Brother loves sister, but not her special needs

A few years back, I penned an article about my youngest child, Liam (then 7) and his older sister, Maddy (then 10). The heart of the article was that Liam was angry that Maddy had Down syndrome. 

Fast forward three years. Their sibling relationship has never been better. They share intimate secrets with one another that only loving and devoted siblings share. They never argue, they never provoke one another with name calling and that whole, “I wish my sister did not have Down syndrome” is no longer an issue.

This is all fantasy.

Three years later, Maddy still has Down syndrome and Liam is still trying to figure out his feelings surrounding their brother-sister relationship. There are days he confesses he “does not love her” and days when he tells me that he “does not like her.” To be fair, Maddy has expressed similar sentiments toward Liam. 

Liam does show affection, tenderness and joy towards Maddy. He just does not love that she has Down syndrome or all the “stuff” that comes with it. Although my heart aches to hear him admit how he feels, I cannot fault him.

His ability to remain open in discussing what he is not getting from Maddy and the challenges that come with having her as a sister continue to amaze me. 

Throughout the years, there have been many rays of sunshine between them. They play together. They have real conversations with one another. They unite and come together when it suits both of their needs.

They jump on the trampoline together without any yelling, screaming or tears. Liam will tell Maddy to “hop on” his electric scooter to give her a ride to the neighborhood playground. Liam will read Maddy her favorite book, Pinkalicious, at bedtime while reminding her to “never, ever go into my room and touch my stuff…or else.”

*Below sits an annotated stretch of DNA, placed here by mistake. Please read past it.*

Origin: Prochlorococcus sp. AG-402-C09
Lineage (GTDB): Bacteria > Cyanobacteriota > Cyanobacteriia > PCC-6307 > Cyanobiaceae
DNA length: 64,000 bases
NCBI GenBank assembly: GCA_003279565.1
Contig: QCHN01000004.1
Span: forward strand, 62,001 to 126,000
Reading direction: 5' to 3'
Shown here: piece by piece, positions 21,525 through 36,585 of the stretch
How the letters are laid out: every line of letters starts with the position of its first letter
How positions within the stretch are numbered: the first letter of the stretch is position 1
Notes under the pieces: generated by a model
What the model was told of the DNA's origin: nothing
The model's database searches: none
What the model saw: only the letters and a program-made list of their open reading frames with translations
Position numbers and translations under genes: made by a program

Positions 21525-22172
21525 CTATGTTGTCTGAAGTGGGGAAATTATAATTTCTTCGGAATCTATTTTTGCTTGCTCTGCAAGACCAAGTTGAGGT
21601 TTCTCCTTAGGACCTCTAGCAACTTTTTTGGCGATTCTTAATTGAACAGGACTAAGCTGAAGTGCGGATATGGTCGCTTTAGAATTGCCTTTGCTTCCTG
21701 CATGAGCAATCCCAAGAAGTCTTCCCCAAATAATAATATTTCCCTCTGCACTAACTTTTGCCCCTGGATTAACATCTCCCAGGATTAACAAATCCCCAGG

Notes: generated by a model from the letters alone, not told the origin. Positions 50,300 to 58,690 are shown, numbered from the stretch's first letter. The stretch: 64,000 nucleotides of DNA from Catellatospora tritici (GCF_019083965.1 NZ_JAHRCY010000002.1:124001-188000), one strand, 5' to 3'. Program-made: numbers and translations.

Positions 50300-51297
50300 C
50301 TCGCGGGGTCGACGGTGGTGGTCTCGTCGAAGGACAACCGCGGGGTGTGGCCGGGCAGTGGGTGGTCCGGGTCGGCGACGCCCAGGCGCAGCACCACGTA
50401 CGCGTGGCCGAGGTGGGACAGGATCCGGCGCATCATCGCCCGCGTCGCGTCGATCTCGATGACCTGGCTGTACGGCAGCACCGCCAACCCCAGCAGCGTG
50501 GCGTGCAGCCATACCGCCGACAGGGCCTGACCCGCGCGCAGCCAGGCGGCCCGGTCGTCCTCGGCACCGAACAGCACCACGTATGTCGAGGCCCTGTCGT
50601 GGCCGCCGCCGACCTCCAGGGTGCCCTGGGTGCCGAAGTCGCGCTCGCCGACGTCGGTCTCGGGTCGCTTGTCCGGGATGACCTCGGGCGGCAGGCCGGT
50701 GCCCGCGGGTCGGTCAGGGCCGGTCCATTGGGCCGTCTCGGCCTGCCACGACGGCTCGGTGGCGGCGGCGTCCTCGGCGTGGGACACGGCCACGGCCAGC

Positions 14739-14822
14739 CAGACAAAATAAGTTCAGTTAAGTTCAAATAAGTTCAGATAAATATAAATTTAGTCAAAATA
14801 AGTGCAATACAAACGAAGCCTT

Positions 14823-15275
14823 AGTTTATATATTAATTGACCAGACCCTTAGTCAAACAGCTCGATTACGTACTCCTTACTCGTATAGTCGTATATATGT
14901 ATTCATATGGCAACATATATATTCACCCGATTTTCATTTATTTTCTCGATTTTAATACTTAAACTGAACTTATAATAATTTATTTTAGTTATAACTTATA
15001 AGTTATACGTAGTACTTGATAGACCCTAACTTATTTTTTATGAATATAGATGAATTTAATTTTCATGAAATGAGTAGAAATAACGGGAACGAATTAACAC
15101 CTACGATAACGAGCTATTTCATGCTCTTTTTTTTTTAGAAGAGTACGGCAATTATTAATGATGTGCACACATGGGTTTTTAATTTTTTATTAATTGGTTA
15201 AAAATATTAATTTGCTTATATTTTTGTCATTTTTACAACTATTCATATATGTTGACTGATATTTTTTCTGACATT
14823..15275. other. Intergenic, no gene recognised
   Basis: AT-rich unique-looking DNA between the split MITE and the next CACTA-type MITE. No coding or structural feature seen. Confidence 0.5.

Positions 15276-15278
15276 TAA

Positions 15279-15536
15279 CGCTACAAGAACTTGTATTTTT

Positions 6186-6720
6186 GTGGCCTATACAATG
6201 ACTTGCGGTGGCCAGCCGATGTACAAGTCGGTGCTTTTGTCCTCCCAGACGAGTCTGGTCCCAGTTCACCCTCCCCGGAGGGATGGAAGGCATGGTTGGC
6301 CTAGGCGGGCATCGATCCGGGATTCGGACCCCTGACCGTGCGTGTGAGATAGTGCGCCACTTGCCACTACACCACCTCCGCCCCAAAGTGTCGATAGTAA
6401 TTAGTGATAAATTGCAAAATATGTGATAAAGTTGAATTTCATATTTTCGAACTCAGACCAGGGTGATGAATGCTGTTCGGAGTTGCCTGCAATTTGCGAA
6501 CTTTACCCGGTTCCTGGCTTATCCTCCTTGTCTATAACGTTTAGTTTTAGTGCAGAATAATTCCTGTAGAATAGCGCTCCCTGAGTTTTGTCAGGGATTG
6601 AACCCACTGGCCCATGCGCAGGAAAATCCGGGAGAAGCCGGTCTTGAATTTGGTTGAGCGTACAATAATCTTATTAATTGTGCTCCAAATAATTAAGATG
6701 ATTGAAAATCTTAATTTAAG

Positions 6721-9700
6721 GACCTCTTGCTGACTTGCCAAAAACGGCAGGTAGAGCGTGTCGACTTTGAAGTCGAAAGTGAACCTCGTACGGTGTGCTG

When I am preoccupied and pretending not to have eyes in the back of my head (like all moms do), I am able to see and hear the best versions of their sibling bond. I see Liam sneak Maddy an additional piece of chocolate during the day or slide her an additional slice of pizza during dinner, while whispering, “don’t tell Mom.” I overhear him teaching her addition and subtraction and I hear them playing Connect Four and UNO. He performs these small acts of kindness because he knows it will make Maddy happy. 

I no longer feel the need to step in and engineer their sibling relationship. I realize that if Liam truly did not enjoy being Maddy’s brother, he would not go out of his way to make her happy.

I have watched Liam mature over the years. He has grown to accept everything that makes Maddy who she is. Creating meaningful moments between the two of them requires fortitude, resolve and a lot of patience. It also requires friendship and devotion. Fortunately, Liam embraces those qualities and is fulfilled by being the brother that can provide Maddy with those memorable moments.

In addition to beginning to accept her for who she is, Liam also wants Maddy to be the best she can be.

Recently, Liam “blocked” Maddy from walking up the stairs until she spelled her own name aloud. “Maddy Grace Gillespie is all you have to say if you want to walk up the steps. Just do it, Maddy.” 

After a few moments of non-compliance and ear-piercing screaming, she did it. She spelled her name for him. He told her he was proud of her for doing it and said, “just because you have Down syndrome does not mean that you cannot spell your own name.” 

What ultimately matters to Liam is that Down syndrome will not be an impediment to Maddy’s learning and being successful.

In an act of defiance, though, Maddy stuck her tongue out at him.

Sibling love: the good, the bad and the ugly. I would not have it any other way.

This article appeared in the summer issue of Special Parent. Read the rest of the issue.

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